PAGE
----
The latest film about Oregon's infamous state mental hospital contains scenes from Hollywood's "One Flew Over The Cuckoo's Nest," but the stories it tells are real.
"Guilty Except for Insanity" is a 90-minute documentary offering viewers a chance to get to know three men and two women who are patients at the
Oregon State Hospital. It chronicles the haunting events that landed them in the hospital, what life is like on the ward and just how difficult it is to get better and get out.
The film started as a class project for Portland State University psychology professor Jan Haaken, who turned more than two years and 70 interviews into a documentary slated for its Portland premiere Sunday night.
Haaken talked with The Oregonian Thursday about the film, including her plans to do a final edit in response to the feedback she gets from Sunday's audience. Here is condensed version of that interview:
The five patients you featured have interesting yet terrible stories how did you choose them?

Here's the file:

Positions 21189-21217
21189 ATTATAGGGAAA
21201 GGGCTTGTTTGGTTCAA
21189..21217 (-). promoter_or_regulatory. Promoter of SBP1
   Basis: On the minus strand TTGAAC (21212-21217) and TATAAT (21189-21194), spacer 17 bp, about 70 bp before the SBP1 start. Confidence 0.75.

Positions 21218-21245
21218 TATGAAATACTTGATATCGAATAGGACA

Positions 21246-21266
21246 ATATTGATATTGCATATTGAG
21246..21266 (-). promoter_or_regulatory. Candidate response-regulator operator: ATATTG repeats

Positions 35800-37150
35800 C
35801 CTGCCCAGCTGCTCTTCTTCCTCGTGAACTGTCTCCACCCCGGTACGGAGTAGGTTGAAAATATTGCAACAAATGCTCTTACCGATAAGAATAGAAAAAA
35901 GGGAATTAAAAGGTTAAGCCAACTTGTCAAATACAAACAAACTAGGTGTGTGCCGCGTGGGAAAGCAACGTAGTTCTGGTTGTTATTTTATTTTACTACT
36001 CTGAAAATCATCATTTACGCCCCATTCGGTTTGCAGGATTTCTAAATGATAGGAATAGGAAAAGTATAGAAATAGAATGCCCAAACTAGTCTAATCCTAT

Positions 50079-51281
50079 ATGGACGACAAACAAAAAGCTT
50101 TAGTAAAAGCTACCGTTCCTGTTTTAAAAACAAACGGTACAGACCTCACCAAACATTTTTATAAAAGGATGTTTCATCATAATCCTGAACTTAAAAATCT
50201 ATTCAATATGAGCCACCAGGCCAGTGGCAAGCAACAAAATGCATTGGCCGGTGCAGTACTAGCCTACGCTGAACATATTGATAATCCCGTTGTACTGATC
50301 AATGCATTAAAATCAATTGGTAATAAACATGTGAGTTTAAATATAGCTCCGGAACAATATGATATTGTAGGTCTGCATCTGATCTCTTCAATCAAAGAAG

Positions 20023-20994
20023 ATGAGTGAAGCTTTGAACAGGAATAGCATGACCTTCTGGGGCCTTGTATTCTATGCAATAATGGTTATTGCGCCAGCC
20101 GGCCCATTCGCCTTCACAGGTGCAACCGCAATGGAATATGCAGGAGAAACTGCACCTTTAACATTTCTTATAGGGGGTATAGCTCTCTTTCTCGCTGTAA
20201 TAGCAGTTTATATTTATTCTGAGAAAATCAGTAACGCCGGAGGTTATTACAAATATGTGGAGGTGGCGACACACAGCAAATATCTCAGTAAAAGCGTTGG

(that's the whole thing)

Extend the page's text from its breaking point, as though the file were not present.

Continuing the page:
I wanted ethnic diversity and gender diversity. I found that over half of the patients we approached wanted to have their story told. Those stories, in one way or another, involve people whose lives had fallen apart quite a bit before the state steps in -- and we step in with a heavy boot.
What did you learn from making this film?
I started thinking the hospital was an evil place. I don't any more. I see these places as shock absorbers in a very troubled system.
During the time you were making this documentary, there were a number of controversial events, yet you don't mention the patient who was dead in his bed for hours before staff noticed or the ongoing U.S. Department of Justice investigation. Was that on purpose?
Yes. I wanted to focus on the people in the hospital and those who carry out the work.
What do you want Oregon viewers to take away from your documentary?
The film is different from social-problem documentaries in that it doesn't direct you to do a particular thing at the end or offer a clear resolution in terms of who the bad guy is.
People carry these images of the "criminally insane," I'm hoping people will see more of the complex humanity.
Have the patients and staff seen this film and will any of them be there for the Portland premiere?
Yes. All five of the featured patients will be with me and taking questions and comments from the audience.